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I am using sed to find and replace text, e.g.:

set -i 's/a/b/g' ./file.txt

This replaces every instance of a with b in the file. I need to add an exception, such that sed replaces every instance of a with b, except for the first appearance in the file, e.g.:

There lived a bird who liked to eat fish.
One day he fly to a tree.

This becomes:

There lived a bird who liked to ebt fish.
One dby he fly to b tree.

How can I modify my sed script to only replace every instance of a with b, except for the first occurrence?

I have GNU sed version 4.2.1.

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3 Answers 3

You can do a more complete implementation with a script that's more complex:

#!/bin/sed -nf

/a/ {
    /a.*a/ {

    : loop
    $! b loop

The functionality of this is easily explained in pseudo-code

if line contains "a"
    if line contains two "a"s
        tmp = line
        remove everything after the first a in line
        swap tmp and line
        replace the first a with "\n"
        remove everything up to "\n"
        replace all "a"s with "b"s
        tmp = tmp + "\n" + line
        line = tmp
        remove first "\n" from line

        print line
        read next line
        replace all "a"s with "b"s
        repeat loop if we haven't read the last line yet
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+1 … Very nicely explained. –  ghoti Oct 18 '12 at 22:33

This might work for you (GNU sed):

sed 's/a/b/2g' file


sed ':a;s/\(a[^a]*\)a/\1b/;ta' file

This can be taylored e.g.

sed ':a;s/\(\(a[^a]*\)\{5\}\)a/\1b/;ta' file

will start replacing a with b after 5 a's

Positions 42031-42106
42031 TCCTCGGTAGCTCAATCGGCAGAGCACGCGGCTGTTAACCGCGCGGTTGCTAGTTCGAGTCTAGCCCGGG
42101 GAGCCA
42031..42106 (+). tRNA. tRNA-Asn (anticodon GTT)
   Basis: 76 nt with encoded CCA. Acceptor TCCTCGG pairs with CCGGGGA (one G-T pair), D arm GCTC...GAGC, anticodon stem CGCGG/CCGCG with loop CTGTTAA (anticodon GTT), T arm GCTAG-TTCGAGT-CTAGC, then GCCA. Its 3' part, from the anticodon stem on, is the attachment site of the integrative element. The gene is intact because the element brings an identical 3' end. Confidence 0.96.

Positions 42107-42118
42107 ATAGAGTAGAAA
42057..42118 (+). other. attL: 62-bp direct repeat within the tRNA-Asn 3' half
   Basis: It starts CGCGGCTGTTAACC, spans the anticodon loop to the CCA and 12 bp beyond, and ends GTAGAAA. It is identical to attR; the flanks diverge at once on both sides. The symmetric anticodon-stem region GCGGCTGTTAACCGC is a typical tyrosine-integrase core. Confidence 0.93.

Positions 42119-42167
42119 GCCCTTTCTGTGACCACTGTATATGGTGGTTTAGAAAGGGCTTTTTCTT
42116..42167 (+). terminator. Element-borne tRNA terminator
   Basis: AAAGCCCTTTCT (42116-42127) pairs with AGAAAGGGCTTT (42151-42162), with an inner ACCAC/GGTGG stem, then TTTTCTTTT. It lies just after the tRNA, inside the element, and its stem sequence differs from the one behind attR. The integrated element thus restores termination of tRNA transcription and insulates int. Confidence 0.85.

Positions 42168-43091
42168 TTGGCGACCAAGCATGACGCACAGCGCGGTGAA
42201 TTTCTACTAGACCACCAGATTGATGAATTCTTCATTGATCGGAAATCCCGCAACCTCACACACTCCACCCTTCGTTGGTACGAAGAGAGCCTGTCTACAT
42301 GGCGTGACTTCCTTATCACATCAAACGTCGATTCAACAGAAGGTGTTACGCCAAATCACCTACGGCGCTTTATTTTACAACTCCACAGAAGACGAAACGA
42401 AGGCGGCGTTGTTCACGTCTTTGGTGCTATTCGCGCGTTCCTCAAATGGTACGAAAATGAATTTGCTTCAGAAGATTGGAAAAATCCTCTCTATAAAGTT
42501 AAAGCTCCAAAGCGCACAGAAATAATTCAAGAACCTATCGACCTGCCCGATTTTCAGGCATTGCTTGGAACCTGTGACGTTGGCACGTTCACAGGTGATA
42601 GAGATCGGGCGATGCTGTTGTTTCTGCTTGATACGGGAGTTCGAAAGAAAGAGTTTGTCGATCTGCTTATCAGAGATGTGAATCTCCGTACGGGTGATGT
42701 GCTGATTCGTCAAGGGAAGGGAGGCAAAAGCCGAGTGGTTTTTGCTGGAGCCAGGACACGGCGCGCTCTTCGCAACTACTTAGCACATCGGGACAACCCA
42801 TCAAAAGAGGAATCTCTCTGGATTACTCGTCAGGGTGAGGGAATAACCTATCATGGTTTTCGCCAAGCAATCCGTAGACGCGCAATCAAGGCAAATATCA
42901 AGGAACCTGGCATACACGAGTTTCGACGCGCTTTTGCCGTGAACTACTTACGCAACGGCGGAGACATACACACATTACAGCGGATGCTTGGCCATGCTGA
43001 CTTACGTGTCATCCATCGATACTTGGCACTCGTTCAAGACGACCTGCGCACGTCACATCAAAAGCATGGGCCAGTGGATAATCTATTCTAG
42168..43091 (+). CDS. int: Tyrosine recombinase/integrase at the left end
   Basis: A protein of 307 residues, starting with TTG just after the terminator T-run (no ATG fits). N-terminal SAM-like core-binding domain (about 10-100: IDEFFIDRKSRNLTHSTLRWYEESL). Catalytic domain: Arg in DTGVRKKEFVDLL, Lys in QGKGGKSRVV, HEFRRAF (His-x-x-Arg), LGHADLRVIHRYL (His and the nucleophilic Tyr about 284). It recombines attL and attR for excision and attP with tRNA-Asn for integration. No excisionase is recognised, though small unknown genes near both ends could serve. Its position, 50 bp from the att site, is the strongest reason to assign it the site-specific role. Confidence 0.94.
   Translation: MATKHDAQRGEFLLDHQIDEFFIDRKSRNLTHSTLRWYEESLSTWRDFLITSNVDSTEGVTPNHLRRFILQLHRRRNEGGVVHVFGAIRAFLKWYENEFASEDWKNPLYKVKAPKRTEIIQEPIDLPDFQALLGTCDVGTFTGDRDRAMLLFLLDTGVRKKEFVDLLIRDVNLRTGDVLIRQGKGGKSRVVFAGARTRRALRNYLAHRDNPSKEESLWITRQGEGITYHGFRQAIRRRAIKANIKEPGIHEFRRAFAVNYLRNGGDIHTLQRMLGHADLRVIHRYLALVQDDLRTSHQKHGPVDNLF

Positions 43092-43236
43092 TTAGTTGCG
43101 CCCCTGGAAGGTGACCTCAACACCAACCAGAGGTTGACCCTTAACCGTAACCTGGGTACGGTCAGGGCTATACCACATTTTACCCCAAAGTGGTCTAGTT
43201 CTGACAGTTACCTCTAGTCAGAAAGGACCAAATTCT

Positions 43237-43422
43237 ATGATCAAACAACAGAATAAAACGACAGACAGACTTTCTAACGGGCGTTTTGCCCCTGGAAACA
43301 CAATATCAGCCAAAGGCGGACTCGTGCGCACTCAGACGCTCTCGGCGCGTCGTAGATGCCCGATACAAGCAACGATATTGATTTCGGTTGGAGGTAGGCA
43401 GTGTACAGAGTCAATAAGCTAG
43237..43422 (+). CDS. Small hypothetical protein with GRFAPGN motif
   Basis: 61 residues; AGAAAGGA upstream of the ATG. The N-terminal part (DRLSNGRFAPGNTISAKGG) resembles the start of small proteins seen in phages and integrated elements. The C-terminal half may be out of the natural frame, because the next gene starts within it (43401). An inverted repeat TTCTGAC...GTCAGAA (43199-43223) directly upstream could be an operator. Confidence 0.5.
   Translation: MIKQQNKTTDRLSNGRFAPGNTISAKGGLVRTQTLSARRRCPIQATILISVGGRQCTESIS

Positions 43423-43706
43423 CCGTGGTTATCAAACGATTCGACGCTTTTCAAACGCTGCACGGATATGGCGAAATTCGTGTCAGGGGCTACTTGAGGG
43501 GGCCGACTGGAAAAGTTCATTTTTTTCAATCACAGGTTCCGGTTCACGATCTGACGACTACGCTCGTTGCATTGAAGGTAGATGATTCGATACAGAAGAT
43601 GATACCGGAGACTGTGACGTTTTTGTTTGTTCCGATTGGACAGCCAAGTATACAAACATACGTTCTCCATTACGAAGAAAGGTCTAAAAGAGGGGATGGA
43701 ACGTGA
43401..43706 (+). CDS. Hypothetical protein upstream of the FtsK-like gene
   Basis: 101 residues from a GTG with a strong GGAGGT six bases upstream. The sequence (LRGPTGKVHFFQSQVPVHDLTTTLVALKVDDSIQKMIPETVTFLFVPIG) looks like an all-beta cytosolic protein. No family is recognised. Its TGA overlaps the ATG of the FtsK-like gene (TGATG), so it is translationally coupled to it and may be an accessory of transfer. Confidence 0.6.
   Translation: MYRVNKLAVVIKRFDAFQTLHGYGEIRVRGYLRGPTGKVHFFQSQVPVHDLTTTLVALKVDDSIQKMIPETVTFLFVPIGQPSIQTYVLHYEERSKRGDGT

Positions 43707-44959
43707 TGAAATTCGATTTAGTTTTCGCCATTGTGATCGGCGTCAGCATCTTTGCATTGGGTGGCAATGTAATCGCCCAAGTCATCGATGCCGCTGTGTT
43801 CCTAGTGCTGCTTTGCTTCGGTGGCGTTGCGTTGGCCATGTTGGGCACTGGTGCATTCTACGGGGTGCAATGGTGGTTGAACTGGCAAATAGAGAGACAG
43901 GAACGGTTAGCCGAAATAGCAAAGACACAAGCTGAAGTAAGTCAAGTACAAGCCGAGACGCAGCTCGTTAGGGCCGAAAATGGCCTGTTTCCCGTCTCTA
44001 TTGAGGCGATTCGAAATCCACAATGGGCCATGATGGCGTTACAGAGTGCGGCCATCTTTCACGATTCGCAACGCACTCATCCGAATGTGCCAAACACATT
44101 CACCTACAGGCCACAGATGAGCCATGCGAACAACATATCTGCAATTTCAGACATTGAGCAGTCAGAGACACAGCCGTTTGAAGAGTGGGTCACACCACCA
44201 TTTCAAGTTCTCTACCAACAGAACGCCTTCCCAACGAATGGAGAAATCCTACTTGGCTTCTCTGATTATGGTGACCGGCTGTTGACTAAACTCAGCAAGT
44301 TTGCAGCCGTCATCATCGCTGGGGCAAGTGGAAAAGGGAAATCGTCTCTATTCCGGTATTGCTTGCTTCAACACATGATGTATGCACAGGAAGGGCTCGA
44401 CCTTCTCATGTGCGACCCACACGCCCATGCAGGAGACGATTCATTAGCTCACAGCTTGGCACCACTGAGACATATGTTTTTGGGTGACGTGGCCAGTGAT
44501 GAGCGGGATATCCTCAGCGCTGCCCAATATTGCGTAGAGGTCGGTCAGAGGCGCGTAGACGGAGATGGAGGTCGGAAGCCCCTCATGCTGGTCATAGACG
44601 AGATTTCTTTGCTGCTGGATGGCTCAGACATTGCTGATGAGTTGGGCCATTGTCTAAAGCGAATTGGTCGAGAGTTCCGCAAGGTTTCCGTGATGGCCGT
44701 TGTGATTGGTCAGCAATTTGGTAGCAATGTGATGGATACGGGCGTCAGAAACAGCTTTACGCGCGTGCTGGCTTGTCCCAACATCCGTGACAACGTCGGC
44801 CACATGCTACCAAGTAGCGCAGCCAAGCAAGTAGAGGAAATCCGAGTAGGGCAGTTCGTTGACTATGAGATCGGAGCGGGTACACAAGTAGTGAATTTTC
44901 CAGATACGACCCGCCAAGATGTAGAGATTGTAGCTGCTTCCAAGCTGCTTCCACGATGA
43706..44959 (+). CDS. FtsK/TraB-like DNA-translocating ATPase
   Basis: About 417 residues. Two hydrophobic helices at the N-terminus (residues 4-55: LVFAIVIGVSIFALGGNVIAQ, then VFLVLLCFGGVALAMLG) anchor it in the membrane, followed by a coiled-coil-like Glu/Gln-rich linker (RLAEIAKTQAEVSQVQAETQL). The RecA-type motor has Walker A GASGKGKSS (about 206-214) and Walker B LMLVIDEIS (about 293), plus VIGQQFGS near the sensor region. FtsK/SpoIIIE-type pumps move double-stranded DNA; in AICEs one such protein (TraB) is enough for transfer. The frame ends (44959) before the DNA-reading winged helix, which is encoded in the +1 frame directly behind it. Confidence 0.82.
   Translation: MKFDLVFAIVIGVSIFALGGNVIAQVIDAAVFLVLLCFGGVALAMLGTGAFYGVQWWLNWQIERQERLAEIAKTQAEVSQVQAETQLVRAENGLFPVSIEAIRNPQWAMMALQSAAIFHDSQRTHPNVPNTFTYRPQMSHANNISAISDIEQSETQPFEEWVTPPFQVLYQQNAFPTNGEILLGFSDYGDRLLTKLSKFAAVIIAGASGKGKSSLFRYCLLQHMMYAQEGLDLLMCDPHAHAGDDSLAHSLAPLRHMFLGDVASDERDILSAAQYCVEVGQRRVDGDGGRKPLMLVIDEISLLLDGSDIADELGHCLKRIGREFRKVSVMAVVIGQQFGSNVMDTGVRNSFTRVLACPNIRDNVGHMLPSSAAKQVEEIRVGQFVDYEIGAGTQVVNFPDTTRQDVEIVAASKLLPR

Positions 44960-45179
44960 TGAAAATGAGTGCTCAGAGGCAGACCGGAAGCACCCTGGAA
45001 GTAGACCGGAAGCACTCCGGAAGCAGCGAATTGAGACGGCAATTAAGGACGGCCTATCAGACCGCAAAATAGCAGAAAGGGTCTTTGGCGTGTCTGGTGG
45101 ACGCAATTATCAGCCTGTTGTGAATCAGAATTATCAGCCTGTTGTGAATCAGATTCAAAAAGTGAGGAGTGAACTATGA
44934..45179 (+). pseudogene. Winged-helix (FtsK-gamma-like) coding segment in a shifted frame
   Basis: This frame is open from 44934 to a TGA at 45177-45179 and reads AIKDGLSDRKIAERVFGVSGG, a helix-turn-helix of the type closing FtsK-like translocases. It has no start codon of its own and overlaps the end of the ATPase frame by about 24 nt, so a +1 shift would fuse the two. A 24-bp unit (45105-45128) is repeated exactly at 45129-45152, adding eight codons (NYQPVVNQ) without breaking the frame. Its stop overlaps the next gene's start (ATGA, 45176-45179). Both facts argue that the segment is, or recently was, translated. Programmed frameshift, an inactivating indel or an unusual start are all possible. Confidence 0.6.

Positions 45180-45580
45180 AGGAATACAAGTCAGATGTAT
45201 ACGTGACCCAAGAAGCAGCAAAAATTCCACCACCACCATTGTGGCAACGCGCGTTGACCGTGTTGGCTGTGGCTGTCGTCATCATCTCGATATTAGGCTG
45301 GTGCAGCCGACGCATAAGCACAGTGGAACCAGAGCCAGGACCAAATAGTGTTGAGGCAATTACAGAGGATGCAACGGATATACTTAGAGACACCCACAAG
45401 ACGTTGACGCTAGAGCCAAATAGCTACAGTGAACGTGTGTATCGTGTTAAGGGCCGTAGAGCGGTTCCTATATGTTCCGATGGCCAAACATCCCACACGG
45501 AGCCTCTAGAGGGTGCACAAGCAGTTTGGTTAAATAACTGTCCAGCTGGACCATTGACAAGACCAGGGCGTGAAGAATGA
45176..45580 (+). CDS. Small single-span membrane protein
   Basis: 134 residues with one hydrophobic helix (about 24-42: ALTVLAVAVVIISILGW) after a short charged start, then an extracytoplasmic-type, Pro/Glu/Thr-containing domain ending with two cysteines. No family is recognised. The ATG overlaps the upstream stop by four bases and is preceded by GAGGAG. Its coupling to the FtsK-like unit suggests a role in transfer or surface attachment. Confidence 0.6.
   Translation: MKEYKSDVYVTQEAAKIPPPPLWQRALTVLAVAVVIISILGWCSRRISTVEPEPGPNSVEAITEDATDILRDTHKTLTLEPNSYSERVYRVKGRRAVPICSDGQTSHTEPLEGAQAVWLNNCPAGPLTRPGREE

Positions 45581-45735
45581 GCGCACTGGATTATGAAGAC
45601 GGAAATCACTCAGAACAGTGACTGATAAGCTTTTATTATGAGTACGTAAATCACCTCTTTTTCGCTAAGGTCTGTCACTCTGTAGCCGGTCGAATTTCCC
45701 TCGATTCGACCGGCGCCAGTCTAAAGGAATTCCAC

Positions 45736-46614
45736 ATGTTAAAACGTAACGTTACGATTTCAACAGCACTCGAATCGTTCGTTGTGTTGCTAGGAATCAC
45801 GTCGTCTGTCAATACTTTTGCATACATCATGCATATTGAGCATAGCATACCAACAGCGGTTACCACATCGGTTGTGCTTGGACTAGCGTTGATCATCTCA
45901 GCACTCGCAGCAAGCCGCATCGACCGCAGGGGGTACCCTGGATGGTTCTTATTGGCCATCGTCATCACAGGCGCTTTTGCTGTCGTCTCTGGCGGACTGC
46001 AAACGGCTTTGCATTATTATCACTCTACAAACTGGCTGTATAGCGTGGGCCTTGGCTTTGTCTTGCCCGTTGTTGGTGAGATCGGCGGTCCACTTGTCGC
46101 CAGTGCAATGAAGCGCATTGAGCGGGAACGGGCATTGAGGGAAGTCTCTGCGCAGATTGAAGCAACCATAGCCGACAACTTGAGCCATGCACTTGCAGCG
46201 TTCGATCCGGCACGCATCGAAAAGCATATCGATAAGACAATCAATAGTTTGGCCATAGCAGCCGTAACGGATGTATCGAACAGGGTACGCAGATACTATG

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One way is to replace all and then reverse the first replacement (thanks potong):

sed -e 'y/a/\n/' -e 's/\n/a/g' -e 'y/\n/b/'

Newline serves as an intermediate so strings beginning with b work correctly.

The above works line-wise, if you want to apply it to the whole file, first make the whole file into one line:

<infile tr '\n' '^A' | sed 'y/a/\n/; s/\n/a/; y/\n/b/' | tr '^A' '\n'

Or more briefly using the sed command from potong's answer:

<infile tr '\n' '^A' | sed 's/a/b/2g' | tr '^A' '\n'

Note ^A (ASCII 0x01) can be produced with Ctrl-vCtrl-a. ^A in tr can be replaced by \001.

This assumes that the file contains no ^A.

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What if a line only contains baa? –  potong Oct 17 '12 at 23:54
@potong: You're right I missed that. –  Thor Oct 18 '12 at 0:07
Your method still works but you have to use a unique character first i.e. sed 'y/a/\n/;s/\n/a/;y/\n/b/' file –  potong Oct 18 '12 at 0:50
I see what you mean, use newline as an intermediary nice. –  Thor Oct 18 '12 at 1:50

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